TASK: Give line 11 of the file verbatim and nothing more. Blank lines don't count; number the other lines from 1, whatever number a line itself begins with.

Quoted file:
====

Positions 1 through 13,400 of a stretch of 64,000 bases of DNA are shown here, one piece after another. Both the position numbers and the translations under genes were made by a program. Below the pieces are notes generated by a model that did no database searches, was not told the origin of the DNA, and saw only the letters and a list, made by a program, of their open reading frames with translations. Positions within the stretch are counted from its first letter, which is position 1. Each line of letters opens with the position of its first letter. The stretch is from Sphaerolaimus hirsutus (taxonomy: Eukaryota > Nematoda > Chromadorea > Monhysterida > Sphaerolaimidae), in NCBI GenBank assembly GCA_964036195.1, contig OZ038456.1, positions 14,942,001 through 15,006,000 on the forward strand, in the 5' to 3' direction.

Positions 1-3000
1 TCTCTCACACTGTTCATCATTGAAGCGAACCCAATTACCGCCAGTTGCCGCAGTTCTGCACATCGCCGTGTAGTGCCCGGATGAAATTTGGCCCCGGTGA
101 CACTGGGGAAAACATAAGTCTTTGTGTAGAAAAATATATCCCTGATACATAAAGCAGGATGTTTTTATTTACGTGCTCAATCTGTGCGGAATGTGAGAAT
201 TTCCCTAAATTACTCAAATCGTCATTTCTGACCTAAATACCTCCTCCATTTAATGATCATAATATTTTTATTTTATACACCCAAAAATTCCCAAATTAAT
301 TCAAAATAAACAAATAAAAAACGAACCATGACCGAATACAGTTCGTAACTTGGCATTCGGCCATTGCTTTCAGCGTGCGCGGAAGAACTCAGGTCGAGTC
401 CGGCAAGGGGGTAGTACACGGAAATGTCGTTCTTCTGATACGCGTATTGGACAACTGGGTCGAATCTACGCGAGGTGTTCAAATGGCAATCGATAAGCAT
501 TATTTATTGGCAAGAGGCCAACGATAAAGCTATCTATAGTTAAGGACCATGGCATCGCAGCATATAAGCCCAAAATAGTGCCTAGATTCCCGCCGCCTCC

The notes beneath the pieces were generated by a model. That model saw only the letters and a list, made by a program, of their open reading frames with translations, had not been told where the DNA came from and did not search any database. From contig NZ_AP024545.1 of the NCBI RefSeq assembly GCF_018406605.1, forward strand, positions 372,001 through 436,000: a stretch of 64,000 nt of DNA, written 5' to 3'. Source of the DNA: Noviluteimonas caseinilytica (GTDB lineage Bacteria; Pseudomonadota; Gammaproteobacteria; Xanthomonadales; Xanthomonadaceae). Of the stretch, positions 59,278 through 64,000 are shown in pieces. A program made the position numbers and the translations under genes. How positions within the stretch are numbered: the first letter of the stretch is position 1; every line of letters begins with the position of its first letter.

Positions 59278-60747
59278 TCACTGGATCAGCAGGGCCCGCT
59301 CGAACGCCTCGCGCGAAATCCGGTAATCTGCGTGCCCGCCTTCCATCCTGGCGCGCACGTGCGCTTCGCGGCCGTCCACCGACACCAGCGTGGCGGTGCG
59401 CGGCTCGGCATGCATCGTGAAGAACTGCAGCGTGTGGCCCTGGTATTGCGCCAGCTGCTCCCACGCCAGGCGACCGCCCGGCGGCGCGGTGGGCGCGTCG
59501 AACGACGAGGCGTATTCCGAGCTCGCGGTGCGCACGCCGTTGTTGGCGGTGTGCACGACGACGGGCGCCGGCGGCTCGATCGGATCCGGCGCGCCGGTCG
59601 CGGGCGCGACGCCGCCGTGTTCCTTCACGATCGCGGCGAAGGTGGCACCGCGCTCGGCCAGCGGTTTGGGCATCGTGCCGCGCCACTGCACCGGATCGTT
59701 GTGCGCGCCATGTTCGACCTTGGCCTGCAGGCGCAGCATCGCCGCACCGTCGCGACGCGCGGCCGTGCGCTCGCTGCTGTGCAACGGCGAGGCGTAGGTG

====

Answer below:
59278 TCACTGGATCAGCAGGGCCCGCT